hard money points

12 Replies

Ok so I hope I'm  asking this question correctly,but wanted to know on a hard money loan the points is that apart of the monthly payment or is that the monthly  payment? Also how soon after closing with a hard money loan can I refinance?

Originally posted by @Harry D Johnson :

Ok so I hope I'm  asking this question correctly,but wanted to know on a hard money loan the points is that apart of the monthly payment or is that the monthly  payment? Also how soon after closing with a hard money loan can I refinance?

points are paid at close to the lender as origination points.  Payments are normally interest only for the term of the loan based on the amount borrowed and the interest rate charged.  You can pay off a hard money loan anytime you like.  Most lenders will have a minimum months payment requirement that would apply if you pay off early.

One point is one percent of the amount you are borrowing, @Harry D Johnson . If, for example, you borrow $100k at 12% interest only plus two points, traditionally your lender would wire $98k for the deal and you would pay the $2k as points to make up the difference.  Your monthly payment would be (12% per year/12 months per year) x $100k = $1000 per month. Note that points increase your effective interest rate since you are really receiving $98k but making payments on $100k. Note too that nothing in private lending is traditional.

These are not conventional loans. Private/hard money lenders are as different as fingerprints and able to compete freely by varying their terms, so long as they are within the bounds of the law. If you are flipping properties, some lenders will allow you to defer the points (i.e. fund the entire $100k without taking your $2k payment at closing) and even the monthly payments until you sell. Others will allow you to prepay at any time without penalties. This is important if you are adept at flipping properties quickly.

You should look at these as options, or questions you should ask a potential lender (among many), than assume they are the way "most" lenders work.

Every hard money lender is different from the next. Some don't charge any points just interest while others charge anywhere from 2-4 points on top of the already high interest. Once again and I can't stress this enough each lender is different from the next in what the charge and require. So its EXTREMELY important to have a good REI software to crunch all those numbers so you can see how much money everyone is making.

I would agree it is important to know where your money is going but don't lose a good deal because you think someone else might be making a bit too much. If you are able to earn enough to make it a good deal for you does it really matter what the other guy made? If it meets your parameters do the deal. The more deals you do the stronger your relationships and the more deals you will find.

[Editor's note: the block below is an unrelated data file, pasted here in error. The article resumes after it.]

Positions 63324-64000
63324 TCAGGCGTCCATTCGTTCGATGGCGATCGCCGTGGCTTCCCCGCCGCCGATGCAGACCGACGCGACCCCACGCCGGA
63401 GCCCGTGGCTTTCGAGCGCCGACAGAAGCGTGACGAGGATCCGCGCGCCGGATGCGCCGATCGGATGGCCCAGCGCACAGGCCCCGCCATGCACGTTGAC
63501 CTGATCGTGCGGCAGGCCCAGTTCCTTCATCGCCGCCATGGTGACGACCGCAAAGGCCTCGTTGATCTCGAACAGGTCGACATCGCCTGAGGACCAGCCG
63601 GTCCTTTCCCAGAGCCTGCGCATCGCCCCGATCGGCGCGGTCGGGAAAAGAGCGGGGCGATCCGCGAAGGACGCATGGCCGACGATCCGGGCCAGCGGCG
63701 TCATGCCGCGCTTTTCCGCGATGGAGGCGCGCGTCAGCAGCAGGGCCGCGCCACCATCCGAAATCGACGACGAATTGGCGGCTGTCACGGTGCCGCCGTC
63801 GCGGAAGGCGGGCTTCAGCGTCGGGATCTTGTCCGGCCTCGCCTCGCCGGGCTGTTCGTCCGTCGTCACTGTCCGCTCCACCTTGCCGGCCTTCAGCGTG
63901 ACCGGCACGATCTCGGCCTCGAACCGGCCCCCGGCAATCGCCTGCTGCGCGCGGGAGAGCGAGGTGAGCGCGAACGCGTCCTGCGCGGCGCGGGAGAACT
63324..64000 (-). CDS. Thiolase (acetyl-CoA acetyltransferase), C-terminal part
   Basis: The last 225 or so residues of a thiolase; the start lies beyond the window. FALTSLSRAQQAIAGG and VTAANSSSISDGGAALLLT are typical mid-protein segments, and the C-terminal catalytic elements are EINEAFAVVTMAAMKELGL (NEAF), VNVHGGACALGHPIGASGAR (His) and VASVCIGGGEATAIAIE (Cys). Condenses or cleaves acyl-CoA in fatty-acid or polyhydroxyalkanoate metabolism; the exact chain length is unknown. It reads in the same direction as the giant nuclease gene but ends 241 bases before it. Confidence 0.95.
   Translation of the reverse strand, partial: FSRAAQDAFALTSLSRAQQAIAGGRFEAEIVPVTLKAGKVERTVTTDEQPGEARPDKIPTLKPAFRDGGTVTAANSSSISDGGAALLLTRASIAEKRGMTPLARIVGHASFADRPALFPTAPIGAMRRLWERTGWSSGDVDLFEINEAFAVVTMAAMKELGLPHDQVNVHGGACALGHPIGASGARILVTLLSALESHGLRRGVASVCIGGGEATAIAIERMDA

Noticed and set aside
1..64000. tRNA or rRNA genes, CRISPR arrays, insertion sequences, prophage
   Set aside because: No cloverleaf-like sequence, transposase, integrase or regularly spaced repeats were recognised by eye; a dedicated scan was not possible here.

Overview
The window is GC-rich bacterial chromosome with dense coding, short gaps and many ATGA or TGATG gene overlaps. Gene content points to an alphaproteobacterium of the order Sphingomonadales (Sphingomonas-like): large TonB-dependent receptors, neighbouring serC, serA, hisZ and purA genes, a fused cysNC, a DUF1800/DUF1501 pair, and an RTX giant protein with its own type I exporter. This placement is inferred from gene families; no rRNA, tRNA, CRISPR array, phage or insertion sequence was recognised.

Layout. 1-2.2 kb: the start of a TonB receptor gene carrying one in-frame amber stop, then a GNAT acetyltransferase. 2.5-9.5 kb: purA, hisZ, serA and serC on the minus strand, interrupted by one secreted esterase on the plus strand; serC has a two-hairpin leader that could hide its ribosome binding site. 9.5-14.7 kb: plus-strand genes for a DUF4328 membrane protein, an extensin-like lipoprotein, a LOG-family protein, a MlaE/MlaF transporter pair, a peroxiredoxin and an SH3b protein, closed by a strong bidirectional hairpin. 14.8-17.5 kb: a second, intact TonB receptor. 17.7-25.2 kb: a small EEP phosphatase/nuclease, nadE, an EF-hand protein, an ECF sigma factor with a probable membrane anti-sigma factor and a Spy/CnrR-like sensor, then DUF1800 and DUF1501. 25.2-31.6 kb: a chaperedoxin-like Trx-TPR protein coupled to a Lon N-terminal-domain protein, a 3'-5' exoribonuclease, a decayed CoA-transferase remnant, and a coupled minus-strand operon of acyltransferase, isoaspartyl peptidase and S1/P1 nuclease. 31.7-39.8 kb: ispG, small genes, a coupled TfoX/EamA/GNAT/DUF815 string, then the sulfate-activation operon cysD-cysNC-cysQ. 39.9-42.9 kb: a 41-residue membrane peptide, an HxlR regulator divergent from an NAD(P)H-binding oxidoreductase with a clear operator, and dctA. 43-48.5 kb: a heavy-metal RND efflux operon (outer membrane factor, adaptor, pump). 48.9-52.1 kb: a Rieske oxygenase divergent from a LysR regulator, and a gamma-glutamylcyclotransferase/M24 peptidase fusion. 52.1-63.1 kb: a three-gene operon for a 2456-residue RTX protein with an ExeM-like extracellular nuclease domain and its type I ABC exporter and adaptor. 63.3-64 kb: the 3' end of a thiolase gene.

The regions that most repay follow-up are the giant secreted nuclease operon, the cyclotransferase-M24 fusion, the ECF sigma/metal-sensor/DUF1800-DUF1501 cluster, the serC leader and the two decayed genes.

I just learned something here! I've loaned hard money over the past few years, maybe half a dozen times, and I never new hard money lenders were getting points! No wonder this one flipper keeps coming back to me! Who knew (apparently lots of people but not me).

Hard money can really be hard to get paid off especially if your deal does not go as expected.  May I suggest you write into your offer a  clause that gives you a delayed settlement with possession contingent upon a loan. When this is accepted, you as the investors can occupy the property and improve it before settlement and since you have control, maybe you can assign ur contract before you have to commit to a hard money loan.

As for payments on your hard loan, there should be no payments until,the loan is due.

Leverage is as important with the seller as it is with the hard money lender.  Stay in control!


Regarding Donald and not charging points. First in Calif., to avoid usury laws , an investor who wants to lend at the hard money rates, needs to go through a broker of a Hard Money Company. The company that represents him charges points for arranging the loan. The investor may also add points. However, the investors who do not,  get the better deal and usually better borrower. I wouldn't rock the boat if you are getting consistent deals. They may go elsewhere if you start adding points.

To make Ken's point (no pun intended), the fastest we've ever been paid back on a loan was 21 days. We didn't even bother charging interest, which amounted to just a few hundred dollars. We just collected the points.

Also, our note does not use the term "Points." These are called an "Origination Fee" in our documents, which is probably more appropriate.